Why hop when you can fly? Meet Wallace’s flying frog (Rhacophorus nigropalmatus), a large, pretty species found in tropical jungles of Malaysia, Borneo and western Indonesia.
Just a bit smaller than the length of an iPhone, the species sports a bright, shiny green colouring with a yellow underbelly and black webbing between its yellow fingers and toes. It might be called a flying frog, but technically what it does is glide. Flying needs to be powered by something like regular wing movements or a motor, whereas gliding is more like… falling with style. Just as if it were parachuting, a gliding animal will make a slow descent to where it needs to be at an angle of no more than 45 degrees relative to the ground below.
Wallace’s flying frog is so good at this, it can glide as far forward as the distance it’s falling. This means that if one is launching itself from a height of 15 metres (49 feet), it’s capable of gliding at least 15 metres away from that spot, aided by some weird, aerodynamic skin flaps on its sides, and its enormous and extensively webbed feet and hands. These things are literally bigger than its head.
The thin black membrane that forms the webbing on a Wallace’s flying frog’s hands and feet stays folded up when the frog is at rest, and stretches out like a parachute when it launches itself into the air. When the frog is ready to land, its enlarged toe pads help it to grip instantly onto the surface of a tree, or will cushion its landing once it reaches the jungle floor.
Wallace’s flying frog was first discovered in 1855 and named by British naturalist, Alfred Russel Wallace. At the time, it was like nothing anyone had ever seen before. In fact, the existence of a frog that had grown beyond leaping and into something far more effective helped Charles Darwin form the beginnings of his theory of evolution by natural selection. Poor old Wallace had been in the process of formulating his own very similar theory, but threw the towel in once Darwin published On the Origin of Species in 1859.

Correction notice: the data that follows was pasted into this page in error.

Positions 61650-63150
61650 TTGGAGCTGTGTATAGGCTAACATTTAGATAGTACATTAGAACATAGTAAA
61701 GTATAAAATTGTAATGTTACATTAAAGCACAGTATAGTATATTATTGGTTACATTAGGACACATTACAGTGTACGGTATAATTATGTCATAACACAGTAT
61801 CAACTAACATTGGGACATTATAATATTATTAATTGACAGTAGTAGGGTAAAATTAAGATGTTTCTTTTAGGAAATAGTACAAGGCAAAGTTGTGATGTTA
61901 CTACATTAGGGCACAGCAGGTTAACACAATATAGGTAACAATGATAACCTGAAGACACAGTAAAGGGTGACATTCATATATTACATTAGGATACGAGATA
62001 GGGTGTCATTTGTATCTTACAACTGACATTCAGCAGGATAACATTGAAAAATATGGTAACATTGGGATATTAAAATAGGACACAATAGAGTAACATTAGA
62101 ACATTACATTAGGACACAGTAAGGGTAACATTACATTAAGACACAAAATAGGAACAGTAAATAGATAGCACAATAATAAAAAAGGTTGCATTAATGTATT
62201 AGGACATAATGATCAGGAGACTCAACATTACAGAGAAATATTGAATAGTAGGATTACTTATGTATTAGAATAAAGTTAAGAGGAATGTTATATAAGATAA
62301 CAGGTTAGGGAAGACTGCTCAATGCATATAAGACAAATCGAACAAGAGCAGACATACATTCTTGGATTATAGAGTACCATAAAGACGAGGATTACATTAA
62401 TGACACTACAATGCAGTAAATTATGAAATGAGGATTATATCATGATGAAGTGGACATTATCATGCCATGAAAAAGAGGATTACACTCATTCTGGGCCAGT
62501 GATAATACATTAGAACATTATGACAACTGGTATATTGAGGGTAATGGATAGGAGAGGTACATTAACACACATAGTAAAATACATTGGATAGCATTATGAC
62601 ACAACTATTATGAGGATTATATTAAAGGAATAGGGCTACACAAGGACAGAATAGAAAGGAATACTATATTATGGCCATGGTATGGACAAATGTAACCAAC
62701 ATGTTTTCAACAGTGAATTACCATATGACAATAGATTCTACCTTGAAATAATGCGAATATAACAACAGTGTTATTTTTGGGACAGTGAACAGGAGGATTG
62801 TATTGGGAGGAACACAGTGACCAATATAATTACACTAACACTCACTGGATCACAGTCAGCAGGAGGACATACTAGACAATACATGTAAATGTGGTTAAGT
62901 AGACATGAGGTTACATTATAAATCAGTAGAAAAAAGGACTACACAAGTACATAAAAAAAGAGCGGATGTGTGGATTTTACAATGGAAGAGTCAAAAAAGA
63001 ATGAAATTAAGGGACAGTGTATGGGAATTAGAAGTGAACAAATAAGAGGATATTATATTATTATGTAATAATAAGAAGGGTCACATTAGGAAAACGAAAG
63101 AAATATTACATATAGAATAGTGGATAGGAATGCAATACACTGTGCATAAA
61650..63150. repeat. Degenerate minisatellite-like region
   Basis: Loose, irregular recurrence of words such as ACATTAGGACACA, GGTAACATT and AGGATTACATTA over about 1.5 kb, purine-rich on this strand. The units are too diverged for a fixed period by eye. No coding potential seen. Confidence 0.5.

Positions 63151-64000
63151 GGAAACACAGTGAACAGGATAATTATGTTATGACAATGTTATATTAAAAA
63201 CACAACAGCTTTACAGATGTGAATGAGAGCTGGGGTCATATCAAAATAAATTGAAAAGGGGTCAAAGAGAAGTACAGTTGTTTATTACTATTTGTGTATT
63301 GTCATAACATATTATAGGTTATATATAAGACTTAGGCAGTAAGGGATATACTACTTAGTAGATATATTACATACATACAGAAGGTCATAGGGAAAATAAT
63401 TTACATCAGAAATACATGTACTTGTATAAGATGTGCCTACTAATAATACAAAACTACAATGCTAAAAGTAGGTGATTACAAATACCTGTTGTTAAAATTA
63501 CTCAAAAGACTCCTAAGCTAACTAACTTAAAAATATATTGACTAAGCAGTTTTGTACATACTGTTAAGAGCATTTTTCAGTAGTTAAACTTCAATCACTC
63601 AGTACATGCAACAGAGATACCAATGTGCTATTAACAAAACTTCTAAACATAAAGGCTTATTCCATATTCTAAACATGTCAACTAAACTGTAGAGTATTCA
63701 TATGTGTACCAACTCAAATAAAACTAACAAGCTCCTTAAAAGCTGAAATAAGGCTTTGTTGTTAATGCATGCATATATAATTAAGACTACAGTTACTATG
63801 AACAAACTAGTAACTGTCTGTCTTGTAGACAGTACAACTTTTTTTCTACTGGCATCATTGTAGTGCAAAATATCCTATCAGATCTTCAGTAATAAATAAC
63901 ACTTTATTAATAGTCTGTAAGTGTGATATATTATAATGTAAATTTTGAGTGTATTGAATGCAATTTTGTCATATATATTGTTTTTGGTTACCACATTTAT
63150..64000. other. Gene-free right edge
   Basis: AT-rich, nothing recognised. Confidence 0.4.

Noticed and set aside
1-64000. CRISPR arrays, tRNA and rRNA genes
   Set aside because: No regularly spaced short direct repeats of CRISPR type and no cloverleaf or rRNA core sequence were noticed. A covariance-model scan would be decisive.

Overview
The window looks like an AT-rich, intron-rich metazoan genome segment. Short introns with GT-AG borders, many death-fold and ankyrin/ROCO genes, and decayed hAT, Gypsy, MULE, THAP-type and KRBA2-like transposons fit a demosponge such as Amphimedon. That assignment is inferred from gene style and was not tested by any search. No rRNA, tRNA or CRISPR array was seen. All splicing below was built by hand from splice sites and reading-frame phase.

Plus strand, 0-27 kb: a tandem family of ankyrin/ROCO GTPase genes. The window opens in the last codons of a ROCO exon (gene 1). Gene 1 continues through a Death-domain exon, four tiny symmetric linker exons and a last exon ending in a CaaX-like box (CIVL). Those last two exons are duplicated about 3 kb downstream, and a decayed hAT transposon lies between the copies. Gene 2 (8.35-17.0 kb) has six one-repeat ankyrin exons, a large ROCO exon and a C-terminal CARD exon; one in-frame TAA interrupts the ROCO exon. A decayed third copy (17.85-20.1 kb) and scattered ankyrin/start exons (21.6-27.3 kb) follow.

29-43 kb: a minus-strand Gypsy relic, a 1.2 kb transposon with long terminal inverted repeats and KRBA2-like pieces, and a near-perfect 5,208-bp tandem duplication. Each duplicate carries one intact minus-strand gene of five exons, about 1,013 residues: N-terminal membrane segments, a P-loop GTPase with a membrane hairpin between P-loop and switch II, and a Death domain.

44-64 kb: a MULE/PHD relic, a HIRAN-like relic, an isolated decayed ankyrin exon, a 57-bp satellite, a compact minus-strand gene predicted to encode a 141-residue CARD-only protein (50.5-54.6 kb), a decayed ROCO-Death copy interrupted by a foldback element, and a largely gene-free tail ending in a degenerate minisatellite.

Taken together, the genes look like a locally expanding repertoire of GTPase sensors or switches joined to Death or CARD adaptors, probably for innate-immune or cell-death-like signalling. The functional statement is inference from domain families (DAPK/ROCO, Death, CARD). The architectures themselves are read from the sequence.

Imagine being scooped by Charles freaking Darwin.
Several lizards that live in lofty jungle environments have also evolved gliding mechanisms to help them avoid and pursue their predators and prey. They’re yet to form winged feet like a Wallace’s flying frog, but a number of lizard species use skin flaps to help them glide. The flying dragon lizard (Draco volans) from the jungles of Southeast Asia and southern India has the most impressive skin flaps of all:
Allowing it to glide more than 8 metres in the air, the flying dragon lizard’s sunset-coloured skin flaps are supported by five super-long and flexible rib bones on both sides of its body. These bones extend out from its sides to open up the skin flaps so they look like actual little dragon’s wings. Its long, slender tail works just like a rudder.
Oh and guess what? Frogs can glide, lizards can glide, and yep, so can snakes. And just this year, scientists figured out how they do it. Look at them go!
—Bec Crew / @BecCrew